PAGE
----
First of all, the questionnaire has allowed to collect the current practices in organic fruit production, the needs and the knowledge gaps concerning plant health care management and the preferred way to access technical information. A total of 249 persons have been surveyed in 26 countries. The results of the specific questionnaires has been used to prioritize needs in terms of pest and disease management, soil management, tree nutrition and plant material. Secondly, a database of 318 references proposed by the partners has been created in order to gather ready-for-practice knowledge. It has been completed with another database gathering 1202 scientific references. These two complementary actions has provided a raw material collection that will be evaluated in order to select the solutions that are recognized as effective, easy to implement and representative for organic growers in the most important growing areas.

The consortium has launched of a webpage, social media accounts, a kick-off event, informative posters and flyers. We have adapted our communication strategy to the current worldwide travel and contact restrictions by focusing communication on online dissemination means. Actions related to the sustainability of the project have already started. Conversations with the coordinators of the Organic Farm Knowledge Platform have already taken place on how the results of the BIOFRUITNET can be included the platform.
The analysis of the knowledge networks pointed out that the international exchange of information between the networks should be fostered, but the language barrier is a strong bottleneck in this regard. Long-term strategic actions dealing with knowledge transfer, advisory support and educational activities are limited by funding resources.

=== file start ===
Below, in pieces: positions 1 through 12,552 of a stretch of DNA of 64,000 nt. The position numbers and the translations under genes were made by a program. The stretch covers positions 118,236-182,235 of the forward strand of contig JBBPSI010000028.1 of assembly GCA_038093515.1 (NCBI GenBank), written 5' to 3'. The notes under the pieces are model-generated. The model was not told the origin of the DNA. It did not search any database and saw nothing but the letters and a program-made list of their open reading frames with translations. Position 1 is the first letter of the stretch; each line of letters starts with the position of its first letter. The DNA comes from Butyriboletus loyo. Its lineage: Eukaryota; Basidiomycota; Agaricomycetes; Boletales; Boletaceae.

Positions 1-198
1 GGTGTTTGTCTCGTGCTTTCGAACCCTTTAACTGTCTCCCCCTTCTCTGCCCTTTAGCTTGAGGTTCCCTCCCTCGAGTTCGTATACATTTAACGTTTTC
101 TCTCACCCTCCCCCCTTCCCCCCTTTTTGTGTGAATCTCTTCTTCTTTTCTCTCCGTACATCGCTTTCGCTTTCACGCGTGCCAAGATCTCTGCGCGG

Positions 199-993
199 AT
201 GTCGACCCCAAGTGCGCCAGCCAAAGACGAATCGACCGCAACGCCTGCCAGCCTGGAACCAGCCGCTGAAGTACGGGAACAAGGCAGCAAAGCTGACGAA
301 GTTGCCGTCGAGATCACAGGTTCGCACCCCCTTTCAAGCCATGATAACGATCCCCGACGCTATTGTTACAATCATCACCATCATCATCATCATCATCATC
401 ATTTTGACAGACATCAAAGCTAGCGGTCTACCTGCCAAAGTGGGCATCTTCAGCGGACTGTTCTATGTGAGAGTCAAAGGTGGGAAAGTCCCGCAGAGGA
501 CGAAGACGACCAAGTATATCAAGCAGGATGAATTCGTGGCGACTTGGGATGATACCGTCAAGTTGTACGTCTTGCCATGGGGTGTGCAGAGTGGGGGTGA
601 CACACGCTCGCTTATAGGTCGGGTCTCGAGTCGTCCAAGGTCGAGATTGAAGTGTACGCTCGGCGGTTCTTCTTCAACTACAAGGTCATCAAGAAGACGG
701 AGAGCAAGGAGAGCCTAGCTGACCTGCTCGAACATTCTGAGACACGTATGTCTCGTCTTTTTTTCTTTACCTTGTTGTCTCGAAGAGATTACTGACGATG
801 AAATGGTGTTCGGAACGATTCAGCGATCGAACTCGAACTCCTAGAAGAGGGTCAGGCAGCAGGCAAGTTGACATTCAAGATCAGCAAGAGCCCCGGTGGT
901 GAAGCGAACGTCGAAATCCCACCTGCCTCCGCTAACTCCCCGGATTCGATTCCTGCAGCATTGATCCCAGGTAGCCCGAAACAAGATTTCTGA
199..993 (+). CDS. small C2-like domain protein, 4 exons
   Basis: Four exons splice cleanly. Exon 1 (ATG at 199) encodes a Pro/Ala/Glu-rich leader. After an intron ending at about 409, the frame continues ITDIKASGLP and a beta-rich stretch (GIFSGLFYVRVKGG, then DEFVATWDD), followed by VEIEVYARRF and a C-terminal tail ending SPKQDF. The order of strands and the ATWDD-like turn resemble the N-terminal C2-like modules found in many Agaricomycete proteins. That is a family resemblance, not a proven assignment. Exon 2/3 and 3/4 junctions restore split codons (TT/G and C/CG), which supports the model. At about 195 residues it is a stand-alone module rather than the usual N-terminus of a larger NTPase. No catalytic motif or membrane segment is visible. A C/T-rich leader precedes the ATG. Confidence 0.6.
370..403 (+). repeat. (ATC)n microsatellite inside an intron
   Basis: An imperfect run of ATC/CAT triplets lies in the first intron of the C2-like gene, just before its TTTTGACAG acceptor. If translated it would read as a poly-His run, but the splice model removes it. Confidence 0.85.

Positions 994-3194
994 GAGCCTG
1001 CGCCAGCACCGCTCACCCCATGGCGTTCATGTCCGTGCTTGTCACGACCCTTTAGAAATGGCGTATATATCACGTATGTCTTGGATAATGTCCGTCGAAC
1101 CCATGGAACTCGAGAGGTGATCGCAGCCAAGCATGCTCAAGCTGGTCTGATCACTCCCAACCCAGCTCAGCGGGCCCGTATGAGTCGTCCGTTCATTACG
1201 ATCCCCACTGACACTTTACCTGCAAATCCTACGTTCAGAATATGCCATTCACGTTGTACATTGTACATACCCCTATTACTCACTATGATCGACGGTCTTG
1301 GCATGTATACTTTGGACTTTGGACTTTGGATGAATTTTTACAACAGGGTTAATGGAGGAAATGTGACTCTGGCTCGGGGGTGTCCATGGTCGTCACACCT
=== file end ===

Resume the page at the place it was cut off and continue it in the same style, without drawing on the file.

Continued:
In conclusion, it can be stated that the work performed during the first months of the project resulted in a useful map of knowledge networks and a better understanding of their challenges. This will certainly enhance the comprehension of organic networks functioning beyond the state of the art and provide useful information about possible strategies to developed to improve the exchange of information, particularly at international level, which could have a positive impact on the efficiency of knowledge transfer in the field of organic fruit production.
Furthermore, the accomplished work gives a quantified assessment of the needs, gaps and practices concerning organic fruit production of pome fruits, stone fruits and citrus in most of EU countries. The knowledge and updated map of priorities on several technical topics, especially pests and diseases management, soil management, tree fertilization and plant material is one of the results produced. Moreover, the availability of easily online accessible documents will contribute to increase the flow of practical information among organic fruit practitioners. The share of resources between different geographical areas in Europe is an asset as it allows the availability of a big amount of technical information in countries where technical references in organic fruit production are underdeveloped, and allows to have access to important specific knowledge (e.g. control of a emergent pests, physical barriers, knowledge of cultivars).
The good reception of an online seminar on organic fruit production with more than 100 participants from all over the world and from different interest groups (fruit growers, advisors, agricultural students, researchers, etc.) is an indication of the interest of the target audience in the project.